I am pleased that yesterday, the Feast of St Irenaeus and the eve of the Solemnity of Sts Peter and Paul, I was able to give the Church a new guide for the transmission of the faith that will help us to become better acquainted with and to live better the faith that unites us: the Compendium of the Catechism of the Catholic Church. The essential content of what is presented in detail in the complete Catechism, through the witness of the saints of all the ages and with reflections that have matured in theology, is summed up here in this book and must then be translated into everyday language and constantly put into practice. The book is in the form of a dialogue with questions and answers.
The 14 images associated with the various areas of faith are an invitation to contemplation and meditation. In other words, a visible summary of what the written text develops in full detail. At the beginning there is a reproduction of a 6th-century icon of Christ, kept at Mount Athos, that portrays Christ in his dignity as Lord of the earth but at the same time also as a herald of the Gospel which he holds in his hand. "I am who am", this mysterious name of God presented in the Old Testament, is copied here as his own name: all that exists comes from him; he is the original source of all being. And since he is one, he is also ever present, ever close to us and at the same time, ever in the lead: an "indicator" on our way through life, especially since he himself is the Way. This book cannot be read as if it were a novel. Its individual sections must be calmly meditated upon and, through the images, its content must be allowed to penetrate the soul. I hope that it will be received as such and become a reliable guide in the transmission of the faith.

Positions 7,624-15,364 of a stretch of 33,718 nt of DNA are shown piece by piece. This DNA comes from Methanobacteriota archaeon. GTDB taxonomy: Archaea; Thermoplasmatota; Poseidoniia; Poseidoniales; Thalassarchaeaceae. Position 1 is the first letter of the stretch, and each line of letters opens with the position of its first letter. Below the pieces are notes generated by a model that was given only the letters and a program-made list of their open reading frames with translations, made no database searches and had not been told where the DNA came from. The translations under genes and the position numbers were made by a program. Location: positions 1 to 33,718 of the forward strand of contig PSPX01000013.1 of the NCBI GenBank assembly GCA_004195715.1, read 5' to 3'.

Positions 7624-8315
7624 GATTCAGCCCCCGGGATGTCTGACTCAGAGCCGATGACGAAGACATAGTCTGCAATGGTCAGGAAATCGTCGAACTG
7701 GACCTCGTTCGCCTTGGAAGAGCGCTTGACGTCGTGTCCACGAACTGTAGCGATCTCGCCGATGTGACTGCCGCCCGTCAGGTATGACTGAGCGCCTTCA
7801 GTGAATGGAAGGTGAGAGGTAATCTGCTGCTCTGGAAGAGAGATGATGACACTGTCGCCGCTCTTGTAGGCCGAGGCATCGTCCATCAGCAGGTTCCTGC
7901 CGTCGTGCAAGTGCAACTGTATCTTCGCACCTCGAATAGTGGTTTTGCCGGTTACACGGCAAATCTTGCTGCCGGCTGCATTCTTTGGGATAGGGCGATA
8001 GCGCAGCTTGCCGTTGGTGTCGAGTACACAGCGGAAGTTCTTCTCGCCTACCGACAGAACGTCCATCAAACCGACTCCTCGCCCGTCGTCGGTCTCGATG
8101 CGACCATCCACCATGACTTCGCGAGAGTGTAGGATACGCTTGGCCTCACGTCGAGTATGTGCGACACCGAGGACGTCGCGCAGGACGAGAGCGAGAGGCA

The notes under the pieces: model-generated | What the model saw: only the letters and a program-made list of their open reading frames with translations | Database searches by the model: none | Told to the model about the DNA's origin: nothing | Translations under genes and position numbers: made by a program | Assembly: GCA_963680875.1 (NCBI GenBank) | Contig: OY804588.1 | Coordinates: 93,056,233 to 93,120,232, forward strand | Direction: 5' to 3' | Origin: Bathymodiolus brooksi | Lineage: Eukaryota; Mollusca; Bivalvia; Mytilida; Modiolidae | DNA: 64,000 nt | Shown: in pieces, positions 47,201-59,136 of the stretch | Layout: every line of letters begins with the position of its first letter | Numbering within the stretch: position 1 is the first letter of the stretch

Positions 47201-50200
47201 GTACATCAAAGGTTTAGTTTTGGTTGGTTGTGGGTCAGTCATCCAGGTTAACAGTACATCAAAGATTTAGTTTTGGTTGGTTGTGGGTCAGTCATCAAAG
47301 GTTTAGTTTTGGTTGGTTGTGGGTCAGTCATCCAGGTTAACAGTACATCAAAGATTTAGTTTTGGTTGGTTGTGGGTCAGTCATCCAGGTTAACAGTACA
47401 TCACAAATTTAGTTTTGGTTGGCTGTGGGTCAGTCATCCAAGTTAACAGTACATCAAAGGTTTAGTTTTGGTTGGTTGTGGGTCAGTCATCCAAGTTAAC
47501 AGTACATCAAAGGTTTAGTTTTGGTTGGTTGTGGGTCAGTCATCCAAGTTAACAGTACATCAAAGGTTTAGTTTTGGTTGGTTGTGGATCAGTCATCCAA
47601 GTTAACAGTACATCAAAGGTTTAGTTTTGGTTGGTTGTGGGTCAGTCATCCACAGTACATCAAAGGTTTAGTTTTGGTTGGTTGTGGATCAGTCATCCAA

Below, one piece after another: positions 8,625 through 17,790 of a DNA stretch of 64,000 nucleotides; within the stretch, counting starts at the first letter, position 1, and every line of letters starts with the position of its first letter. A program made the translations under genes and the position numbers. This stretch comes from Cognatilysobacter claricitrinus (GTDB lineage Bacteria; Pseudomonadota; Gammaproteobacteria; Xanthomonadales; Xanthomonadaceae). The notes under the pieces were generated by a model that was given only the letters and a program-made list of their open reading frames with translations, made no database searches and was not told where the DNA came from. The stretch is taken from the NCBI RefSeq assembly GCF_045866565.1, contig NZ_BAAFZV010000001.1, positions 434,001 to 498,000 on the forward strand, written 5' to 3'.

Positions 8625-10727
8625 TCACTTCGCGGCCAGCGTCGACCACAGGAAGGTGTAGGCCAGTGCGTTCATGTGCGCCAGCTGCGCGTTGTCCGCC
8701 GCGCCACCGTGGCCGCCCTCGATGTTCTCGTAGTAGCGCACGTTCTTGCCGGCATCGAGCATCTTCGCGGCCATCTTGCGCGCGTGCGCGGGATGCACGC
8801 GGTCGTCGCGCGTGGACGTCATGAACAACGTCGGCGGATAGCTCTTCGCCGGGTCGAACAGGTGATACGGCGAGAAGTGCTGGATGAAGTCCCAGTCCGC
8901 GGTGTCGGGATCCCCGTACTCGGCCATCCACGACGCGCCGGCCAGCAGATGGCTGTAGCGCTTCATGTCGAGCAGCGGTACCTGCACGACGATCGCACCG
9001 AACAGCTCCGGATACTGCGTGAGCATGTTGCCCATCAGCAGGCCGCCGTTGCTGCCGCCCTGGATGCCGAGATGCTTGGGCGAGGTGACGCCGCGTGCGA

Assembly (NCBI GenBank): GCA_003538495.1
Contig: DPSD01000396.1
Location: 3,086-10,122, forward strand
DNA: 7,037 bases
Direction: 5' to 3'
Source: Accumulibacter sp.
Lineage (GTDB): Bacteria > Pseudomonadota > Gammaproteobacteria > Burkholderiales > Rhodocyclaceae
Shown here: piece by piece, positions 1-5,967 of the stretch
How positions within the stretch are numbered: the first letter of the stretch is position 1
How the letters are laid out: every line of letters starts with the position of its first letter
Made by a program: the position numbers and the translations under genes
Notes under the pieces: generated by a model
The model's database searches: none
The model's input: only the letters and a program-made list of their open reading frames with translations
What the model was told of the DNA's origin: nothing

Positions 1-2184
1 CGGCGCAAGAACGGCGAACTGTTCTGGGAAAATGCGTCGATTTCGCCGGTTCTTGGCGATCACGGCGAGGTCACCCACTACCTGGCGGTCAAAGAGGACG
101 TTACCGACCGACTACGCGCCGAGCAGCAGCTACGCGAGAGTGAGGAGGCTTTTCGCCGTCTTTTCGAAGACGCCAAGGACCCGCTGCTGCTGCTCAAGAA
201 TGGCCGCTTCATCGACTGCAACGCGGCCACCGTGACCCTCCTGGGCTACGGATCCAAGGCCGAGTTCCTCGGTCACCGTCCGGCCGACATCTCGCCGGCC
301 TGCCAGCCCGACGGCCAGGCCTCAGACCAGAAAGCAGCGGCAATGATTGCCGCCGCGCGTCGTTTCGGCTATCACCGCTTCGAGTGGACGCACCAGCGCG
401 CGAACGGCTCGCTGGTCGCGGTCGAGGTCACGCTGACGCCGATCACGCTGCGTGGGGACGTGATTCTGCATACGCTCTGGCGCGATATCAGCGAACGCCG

We have said that the catholicity of the Church and the unity of the Church go together. The fact that both dimensions become visible to us in the figures of the holy Apostles already shows us the consequent characteristic of the Church: she is apostolic. What does this mean?